First there is this selection from The Writer's Almanac:
"Observations of an OB/GYN Nurse"
by Lois Parker Edstrom
In memory of Dr. Tom Critchfield
The babies, CEOs of his life,
set the schedule, write the script.
They arrive in predawn hours
and the middle of the afternoon
unaware of an overflowing
waiting room or his need for a few
hours of uninterrupted sleep.
The police recognize his car,
escort him to the hospital
for those middle of the night calls.
Surgery, lunch in the hospital cafeteria,
then office hours where the babies,
bundled in mother’s arms,
check in for a six-week visit
peaceful and slumbering, as if making up
for the sleep he missed.
At career’s end, twin granddaughters
born on his birthday.
Memories streak across the mind’s sky.
We need their bright, yet fleeting comfort.
His life of births, his solitary death.
This night Venus trembles
below the crescent moon
like a glistening tear.
"Observations of an OB/GYN Nurse" by Lois Parker Edstrom from Night Beyond Black. © Moon Path Press, 2016.
* * * * *
And there is this personal postscript:
I offer the foregoing poem, copied from today's edition of The Writer's Almanac, without comment about the poem's qualities, which I am not qualified to judge; however, the subject of the poem, which I think is poignant and powerful, and the poem's mere existence provoke me to ponder the question: who are more important contributors to society -- people who create art (reaching and influencing some people) or people who do something more substantial and essential in life (reaching and influencing many more people).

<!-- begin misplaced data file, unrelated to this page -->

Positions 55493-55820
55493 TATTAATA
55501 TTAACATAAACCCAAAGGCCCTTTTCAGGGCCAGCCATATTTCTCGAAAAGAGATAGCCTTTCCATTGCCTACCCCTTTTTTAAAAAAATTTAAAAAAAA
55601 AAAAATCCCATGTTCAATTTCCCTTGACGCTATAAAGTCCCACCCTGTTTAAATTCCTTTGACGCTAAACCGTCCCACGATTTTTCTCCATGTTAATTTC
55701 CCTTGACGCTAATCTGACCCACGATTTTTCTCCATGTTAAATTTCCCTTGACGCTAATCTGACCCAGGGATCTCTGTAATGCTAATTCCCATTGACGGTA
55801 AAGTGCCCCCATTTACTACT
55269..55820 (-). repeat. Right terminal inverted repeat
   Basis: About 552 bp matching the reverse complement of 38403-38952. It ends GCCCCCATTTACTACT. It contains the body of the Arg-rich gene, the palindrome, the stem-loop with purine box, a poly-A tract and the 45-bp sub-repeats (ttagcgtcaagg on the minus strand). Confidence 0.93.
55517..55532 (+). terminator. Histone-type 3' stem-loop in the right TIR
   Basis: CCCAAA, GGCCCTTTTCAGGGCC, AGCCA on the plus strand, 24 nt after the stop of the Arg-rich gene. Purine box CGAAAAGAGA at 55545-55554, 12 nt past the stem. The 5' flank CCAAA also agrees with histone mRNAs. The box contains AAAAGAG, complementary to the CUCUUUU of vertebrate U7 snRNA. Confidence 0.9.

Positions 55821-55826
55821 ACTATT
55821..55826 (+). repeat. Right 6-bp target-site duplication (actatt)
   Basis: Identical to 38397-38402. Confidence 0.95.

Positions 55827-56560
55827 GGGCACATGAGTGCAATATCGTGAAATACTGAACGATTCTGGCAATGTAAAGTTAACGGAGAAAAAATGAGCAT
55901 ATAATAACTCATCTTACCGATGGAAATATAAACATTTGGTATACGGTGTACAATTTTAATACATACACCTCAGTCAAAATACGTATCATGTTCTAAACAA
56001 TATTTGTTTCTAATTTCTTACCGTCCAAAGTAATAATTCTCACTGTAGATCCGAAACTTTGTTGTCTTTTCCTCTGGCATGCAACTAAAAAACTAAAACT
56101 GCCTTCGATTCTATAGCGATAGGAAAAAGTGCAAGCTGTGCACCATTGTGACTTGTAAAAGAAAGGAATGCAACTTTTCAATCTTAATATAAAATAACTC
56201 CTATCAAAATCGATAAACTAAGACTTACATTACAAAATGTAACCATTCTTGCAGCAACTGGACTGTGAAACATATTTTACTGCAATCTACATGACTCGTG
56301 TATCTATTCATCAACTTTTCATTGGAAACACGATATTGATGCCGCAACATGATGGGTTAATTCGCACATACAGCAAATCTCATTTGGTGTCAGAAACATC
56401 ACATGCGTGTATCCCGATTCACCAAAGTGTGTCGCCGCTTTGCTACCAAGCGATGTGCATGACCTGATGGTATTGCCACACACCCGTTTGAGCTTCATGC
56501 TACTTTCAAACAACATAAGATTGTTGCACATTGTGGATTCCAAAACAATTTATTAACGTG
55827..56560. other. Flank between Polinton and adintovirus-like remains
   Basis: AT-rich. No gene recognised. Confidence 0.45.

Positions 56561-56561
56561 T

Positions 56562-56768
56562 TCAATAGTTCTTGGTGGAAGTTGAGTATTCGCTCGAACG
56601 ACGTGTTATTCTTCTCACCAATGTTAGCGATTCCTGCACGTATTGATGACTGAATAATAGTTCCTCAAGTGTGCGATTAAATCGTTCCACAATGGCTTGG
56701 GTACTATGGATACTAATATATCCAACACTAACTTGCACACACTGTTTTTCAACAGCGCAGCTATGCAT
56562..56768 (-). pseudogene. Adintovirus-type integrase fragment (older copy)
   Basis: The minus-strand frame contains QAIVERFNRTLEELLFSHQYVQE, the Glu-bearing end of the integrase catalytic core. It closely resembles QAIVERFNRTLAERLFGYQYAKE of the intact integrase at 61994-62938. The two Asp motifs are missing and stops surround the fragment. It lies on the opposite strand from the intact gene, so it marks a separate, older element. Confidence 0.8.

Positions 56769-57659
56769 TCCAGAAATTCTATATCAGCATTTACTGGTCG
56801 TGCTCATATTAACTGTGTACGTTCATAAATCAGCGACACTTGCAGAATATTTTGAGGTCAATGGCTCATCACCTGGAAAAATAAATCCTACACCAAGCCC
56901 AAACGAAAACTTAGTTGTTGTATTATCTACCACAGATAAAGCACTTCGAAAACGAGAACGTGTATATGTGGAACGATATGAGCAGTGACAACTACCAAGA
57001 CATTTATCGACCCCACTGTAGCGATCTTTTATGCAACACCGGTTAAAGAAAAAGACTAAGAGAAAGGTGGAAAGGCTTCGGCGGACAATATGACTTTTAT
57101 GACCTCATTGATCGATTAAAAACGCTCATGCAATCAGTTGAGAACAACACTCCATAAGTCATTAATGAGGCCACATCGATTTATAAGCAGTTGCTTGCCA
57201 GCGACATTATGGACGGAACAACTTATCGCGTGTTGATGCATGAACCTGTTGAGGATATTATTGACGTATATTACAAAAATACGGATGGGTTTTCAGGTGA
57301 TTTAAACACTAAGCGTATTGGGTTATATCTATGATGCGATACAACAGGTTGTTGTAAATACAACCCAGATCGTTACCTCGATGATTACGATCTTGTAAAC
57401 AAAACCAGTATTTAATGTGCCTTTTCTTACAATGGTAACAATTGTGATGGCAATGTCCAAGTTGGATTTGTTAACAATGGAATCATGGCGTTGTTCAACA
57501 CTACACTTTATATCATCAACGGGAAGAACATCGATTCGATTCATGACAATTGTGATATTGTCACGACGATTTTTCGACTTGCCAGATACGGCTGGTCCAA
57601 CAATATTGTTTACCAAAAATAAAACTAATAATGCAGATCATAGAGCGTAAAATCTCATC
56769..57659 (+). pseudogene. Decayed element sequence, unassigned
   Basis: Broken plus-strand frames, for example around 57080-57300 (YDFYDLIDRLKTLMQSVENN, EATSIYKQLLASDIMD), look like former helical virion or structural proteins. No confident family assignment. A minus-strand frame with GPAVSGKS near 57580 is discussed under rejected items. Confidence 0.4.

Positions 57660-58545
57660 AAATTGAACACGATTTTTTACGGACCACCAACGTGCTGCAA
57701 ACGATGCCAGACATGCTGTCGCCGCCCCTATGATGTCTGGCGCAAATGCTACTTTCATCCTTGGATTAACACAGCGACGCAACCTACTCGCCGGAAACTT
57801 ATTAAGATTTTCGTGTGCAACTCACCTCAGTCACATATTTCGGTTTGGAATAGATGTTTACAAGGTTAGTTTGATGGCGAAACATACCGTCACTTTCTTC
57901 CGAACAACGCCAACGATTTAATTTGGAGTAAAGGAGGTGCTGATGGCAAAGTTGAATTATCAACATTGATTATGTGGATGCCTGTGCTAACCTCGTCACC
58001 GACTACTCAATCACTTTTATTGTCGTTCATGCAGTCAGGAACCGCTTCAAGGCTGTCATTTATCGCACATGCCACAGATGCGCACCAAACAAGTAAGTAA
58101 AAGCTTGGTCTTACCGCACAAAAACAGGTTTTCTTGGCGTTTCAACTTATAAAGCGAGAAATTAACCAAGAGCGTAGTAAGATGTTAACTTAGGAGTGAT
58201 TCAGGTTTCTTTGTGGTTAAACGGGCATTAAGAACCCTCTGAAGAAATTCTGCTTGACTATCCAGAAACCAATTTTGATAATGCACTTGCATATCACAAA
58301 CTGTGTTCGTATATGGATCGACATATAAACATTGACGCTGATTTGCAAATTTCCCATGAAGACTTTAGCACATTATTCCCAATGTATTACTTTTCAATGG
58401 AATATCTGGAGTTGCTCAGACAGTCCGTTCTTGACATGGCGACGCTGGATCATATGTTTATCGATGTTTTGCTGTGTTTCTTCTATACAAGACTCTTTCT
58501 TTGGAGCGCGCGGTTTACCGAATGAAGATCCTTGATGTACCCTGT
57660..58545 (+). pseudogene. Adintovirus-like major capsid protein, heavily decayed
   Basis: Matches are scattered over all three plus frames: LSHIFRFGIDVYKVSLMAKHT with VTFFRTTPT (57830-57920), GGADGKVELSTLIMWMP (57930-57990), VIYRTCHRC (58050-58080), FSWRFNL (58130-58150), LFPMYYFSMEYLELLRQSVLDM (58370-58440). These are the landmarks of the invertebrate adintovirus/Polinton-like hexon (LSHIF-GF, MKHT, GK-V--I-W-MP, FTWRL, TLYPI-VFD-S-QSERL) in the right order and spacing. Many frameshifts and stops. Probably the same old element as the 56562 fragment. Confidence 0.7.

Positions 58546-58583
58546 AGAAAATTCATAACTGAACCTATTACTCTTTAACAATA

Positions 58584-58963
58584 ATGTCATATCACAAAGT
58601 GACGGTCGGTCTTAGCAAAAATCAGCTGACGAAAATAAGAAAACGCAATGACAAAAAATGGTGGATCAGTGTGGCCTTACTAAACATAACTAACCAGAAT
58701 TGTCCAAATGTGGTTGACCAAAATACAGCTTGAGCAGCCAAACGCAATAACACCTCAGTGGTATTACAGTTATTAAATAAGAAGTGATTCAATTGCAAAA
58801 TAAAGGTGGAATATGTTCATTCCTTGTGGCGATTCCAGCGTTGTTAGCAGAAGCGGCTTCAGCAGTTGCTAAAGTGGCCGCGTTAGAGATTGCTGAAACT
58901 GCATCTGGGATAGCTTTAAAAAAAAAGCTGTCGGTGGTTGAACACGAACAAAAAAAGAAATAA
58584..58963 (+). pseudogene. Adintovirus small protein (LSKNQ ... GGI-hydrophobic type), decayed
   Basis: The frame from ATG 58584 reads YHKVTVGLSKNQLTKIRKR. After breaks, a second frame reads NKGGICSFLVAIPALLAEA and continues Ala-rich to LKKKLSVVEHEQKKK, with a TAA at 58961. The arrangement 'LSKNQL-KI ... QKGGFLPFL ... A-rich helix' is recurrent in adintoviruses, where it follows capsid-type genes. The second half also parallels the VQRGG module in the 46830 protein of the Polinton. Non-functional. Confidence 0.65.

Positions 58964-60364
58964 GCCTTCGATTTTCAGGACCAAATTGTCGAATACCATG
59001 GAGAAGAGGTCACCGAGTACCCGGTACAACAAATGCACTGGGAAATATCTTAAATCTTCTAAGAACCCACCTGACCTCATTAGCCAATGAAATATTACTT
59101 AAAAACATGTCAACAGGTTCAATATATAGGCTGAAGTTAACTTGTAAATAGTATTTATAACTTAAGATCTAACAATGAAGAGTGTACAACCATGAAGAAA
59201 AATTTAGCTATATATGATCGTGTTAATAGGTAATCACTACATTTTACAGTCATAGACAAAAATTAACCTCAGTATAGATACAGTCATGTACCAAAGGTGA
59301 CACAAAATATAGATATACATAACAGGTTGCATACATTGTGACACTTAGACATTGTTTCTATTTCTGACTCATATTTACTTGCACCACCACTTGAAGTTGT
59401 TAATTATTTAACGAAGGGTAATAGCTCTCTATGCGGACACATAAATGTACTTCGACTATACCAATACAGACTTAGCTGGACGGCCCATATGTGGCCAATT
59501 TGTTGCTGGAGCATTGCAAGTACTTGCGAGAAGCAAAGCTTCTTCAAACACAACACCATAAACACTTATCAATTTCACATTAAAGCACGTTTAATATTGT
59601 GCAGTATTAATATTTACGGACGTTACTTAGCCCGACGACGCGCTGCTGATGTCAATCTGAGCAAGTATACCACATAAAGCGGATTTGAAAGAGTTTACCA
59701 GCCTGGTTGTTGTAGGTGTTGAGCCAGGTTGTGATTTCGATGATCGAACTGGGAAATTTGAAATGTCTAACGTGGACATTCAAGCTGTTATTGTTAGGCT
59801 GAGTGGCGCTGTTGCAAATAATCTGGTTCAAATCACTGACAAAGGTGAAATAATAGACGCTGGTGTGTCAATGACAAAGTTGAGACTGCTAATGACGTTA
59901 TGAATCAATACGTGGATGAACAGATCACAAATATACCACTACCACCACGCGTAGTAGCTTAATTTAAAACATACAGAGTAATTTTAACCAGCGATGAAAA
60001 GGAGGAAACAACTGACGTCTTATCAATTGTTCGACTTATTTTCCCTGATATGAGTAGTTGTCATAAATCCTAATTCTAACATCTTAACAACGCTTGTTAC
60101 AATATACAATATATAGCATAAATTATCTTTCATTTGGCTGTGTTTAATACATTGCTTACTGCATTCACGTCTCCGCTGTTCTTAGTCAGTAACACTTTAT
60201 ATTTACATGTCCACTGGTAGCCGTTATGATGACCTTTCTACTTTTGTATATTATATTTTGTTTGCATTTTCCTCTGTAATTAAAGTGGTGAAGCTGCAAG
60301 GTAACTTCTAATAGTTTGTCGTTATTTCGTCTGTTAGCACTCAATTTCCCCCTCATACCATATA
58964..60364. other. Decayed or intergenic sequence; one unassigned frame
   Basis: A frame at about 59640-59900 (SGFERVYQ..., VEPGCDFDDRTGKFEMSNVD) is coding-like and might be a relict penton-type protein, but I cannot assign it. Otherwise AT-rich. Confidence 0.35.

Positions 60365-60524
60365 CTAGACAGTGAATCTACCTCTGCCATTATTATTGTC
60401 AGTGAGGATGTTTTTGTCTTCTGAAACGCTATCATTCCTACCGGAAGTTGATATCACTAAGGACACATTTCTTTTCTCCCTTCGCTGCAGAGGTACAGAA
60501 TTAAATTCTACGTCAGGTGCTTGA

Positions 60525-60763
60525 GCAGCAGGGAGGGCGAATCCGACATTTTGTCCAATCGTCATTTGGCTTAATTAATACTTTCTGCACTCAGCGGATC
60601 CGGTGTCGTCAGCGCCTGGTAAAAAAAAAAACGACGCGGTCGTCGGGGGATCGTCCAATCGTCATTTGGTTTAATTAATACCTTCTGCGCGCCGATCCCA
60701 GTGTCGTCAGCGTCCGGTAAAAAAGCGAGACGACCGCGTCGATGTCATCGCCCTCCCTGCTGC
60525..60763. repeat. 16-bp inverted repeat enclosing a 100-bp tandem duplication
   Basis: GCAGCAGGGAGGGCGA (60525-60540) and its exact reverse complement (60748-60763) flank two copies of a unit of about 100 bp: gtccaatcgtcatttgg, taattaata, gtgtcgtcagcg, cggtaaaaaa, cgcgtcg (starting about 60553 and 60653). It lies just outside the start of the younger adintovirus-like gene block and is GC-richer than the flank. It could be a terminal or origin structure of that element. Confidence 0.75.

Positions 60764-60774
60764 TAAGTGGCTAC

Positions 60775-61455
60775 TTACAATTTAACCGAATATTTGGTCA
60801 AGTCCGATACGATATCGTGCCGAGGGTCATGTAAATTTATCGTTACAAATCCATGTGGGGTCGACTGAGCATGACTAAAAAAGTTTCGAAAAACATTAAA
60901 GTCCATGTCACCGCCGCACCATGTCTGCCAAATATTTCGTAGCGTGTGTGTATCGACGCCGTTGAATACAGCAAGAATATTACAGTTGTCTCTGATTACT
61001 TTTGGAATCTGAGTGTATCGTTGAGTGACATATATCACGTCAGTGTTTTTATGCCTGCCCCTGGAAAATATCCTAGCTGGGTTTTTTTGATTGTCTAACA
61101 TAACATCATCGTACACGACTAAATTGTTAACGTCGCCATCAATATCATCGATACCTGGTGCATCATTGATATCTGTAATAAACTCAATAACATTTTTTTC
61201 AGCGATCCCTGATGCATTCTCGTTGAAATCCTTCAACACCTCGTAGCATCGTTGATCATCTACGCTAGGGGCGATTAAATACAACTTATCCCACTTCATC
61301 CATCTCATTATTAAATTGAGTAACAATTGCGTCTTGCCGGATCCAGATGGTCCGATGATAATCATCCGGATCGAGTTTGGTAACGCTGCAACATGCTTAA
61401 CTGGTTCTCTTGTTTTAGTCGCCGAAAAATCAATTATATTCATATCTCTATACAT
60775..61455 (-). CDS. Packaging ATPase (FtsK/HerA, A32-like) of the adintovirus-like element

In a less circuitous approach to the issue, I ask you this more specific question based upon my thinking about and reaction to the poem: what types of people are more important contributors to society at large -- people like the doctor (i.e., the millions of tangible, necessary contributors to society) or someone like the poet (i.e., the fewer and perhaps less important and less essential contributors to society)?
Yes, you will counter that I am being foolish because the world needs all types, and you might argue that a world without the arts is both unimaginable and unacceptable. However, I am not quite certain of that notion. This is a complicated issue, and I am probably guilty of not framing the argument sensibly. Perhaps I should say it this way, not intending but perhaps unconsciously swerving into irony: I would rather have doctors than poets in the world. Hmmm.
Well, what do you think?